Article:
“Raping the Gods” Examines the Question: Is Sex Addiction Real?

71dlVRUUuSL._SL1315_Although author Brian Whitney is, without a doubt, a sex addict, he doesn’t like the term.

“I hate it when people call me an addict. Some people think sex addiction doesn’t exist, that it is just a made-up term to excuse bad behavior. Another group thinks that a sex addict is a crazy, out-of-control freak who thinks of nothing but getting laid every second of every day. Then there is a third group that thinks it sounds fun: ‘What are you complaining about, man? You get laid all the time and you think it’s a problem?’”

“I could tell a lot of stories about what I was doing, but I’d rather just say I was really fucked up. My major issue was infidelity. I was often involved in three or four different relationships at once. I got an enormous rush from having multiple sexual partners and lying to all of them. This wasn’t about sex, although I did enjoy that; it was about control and power. And I couldn’t stop. No matter what happened, no matter how bad things got, even when I lost marriages, homes and jobs because of my sexual behavior. Instead of stopping I was sinking further into it, going into darker and more depraved places.”

In 2007, Whitney went to rehab because of sex addiction. “Life had become really dark. Houses, jobs, friendships and marriages had been lost, and I was living with someone I hated, purely because she indulged my kink. There was no way I could pretend that I didn’t have a problem anymore.” Rehab is where Whitney gained some insight into his problems, and met an odd assortment of characters, many of them were in way deeper than himself.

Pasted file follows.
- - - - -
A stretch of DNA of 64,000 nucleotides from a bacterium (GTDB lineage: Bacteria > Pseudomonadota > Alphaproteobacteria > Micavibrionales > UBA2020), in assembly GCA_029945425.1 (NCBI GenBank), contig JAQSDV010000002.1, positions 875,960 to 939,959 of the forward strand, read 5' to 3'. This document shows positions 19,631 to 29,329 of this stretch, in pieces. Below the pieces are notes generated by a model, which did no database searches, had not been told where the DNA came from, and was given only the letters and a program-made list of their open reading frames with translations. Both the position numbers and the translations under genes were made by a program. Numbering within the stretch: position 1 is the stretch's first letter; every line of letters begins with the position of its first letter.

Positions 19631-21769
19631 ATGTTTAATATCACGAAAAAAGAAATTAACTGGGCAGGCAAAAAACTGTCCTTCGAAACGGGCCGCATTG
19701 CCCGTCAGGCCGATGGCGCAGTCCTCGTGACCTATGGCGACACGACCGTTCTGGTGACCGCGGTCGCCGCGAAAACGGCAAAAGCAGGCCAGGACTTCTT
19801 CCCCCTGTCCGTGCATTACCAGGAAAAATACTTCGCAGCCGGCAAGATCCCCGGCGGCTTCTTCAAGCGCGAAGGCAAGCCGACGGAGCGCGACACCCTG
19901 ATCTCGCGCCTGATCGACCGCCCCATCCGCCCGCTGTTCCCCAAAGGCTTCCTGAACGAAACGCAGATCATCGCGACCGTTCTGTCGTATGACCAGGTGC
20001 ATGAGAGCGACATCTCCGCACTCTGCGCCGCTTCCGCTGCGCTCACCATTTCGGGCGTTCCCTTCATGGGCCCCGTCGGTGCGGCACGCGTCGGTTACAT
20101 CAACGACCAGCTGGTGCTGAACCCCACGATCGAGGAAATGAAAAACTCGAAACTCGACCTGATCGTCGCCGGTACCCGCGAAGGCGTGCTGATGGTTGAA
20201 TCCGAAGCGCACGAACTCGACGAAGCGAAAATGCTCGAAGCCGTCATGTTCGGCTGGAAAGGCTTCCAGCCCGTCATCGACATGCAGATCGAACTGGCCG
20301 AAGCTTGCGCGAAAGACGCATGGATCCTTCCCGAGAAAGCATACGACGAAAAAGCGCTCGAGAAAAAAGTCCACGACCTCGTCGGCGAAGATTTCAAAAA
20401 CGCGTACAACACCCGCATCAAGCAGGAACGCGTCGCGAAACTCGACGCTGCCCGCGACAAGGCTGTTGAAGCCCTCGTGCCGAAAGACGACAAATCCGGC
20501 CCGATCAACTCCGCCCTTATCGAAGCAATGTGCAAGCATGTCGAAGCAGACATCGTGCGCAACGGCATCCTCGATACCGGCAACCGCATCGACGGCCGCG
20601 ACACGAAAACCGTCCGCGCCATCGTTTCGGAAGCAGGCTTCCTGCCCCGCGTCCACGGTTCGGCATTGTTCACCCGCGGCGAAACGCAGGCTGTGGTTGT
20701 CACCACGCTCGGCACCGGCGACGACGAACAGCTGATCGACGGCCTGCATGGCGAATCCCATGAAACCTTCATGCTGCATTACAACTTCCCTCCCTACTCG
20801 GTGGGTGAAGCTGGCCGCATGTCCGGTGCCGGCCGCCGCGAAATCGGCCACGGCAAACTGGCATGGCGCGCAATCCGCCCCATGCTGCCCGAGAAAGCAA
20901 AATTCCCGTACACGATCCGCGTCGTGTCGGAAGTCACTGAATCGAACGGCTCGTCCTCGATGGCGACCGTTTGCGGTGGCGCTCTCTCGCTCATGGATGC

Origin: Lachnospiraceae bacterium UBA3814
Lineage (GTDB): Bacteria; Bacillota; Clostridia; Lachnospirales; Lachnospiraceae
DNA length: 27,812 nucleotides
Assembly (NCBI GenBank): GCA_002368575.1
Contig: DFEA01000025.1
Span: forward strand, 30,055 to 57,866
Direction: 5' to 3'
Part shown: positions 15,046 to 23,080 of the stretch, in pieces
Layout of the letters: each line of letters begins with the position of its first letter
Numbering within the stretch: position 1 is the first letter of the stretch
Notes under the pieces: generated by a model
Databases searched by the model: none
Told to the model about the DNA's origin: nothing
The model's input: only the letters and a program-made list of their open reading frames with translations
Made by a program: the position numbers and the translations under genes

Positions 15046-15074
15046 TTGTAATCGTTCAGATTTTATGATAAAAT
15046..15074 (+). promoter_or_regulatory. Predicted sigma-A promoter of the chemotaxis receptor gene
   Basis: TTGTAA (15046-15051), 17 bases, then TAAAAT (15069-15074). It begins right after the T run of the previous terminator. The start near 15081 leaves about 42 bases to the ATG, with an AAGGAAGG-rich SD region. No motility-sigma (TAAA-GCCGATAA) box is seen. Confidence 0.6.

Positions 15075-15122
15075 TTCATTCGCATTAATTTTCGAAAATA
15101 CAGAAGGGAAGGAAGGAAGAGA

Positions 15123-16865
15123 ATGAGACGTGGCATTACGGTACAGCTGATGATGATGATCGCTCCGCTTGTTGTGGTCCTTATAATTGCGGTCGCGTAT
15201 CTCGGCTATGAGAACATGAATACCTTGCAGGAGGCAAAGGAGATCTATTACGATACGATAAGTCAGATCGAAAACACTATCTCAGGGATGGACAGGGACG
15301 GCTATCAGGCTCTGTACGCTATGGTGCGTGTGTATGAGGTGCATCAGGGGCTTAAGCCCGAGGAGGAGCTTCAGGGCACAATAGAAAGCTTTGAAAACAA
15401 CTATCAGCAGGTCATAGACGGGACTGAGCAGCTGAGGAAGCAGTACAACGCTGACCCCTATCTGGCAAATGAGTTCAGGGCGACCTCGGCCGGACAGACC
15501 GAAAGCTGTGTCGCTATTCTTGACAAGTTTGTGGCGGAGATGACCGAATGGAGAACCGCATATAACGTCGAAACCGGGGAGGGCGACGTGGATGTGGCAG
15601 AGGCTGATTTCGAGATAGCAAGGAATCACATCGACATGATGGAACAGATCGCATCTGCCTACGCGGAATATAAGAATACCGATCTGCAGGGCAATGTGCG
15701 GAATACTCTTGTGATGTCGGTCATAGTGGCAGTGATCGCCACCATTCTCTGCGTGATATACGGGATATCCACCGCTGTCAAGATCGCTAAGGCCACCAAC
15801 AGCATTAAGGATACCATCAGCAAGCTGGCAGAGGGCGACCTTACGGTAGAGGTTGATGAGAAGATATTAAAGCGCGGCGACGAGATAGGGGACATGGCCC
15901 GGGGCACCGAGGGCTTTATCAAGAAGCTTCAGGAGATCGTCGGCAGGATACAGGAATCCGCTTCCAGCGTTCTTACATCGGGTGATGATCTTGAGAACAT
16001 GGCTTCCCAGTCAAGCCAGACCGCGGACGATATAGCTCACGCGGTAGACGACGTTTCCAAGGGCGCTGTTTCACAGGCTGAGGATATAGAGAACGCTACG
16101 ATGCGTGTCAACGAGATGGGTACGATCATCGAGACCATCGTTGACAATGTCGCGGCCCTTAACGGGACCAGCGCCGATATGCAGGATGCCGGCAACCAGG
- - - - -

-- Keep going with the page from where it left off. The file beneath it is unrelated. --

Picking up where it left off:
“People think of sex rehab as a punch line. They see a celebrity like Tiger Woods going into it, and they think he just went there because he got caught cheating on his wife, so now he’s going to pretend he has a sex addiction. In his case, that might even be true. But I know from first-hand experience that there are people in sex rehab who really are addicted to sex – just like other people are addicted to heroin and alcohol. They have compulsions that they can’t control.”

While he was away, Whitney started to write. He draws on his experiences to inform much of his work. His writing on addiction, and especially sex addiction, has appeared in the Huffington Post, Business Insider, Substance.com, TheFix.com, Disinfo.com and many other places. He writes a weekly article for the GoodMen Project. He has written two books of short stories, and has ghost-written autobiographies with porn stars Rebecca Lord and Porsche Lynn.

Whitney has just released his first novel, Raping the Gods, a black comedy about a dissolute, drunken ghost-writer who travels to Samoa to help a wealthy and insane American sex addict write his memoirs.

“This is a strange book,” Whitney admits. “Do you like plain vanilla sex, sobriety, and a sense of normalcy? Then this book isn’t for you. Both of the main characters are a lot like me. The writer is struggling, not sure about the choices he’s made. That’s me. Meanwhile, the sex addict is into domination and making women his slaves, and has set himself up as a god in his own little world, surrounded by people who will do anything to please him. He’s lost sight of what’s real, and that’s the life I used to lead. I have been both of these people.”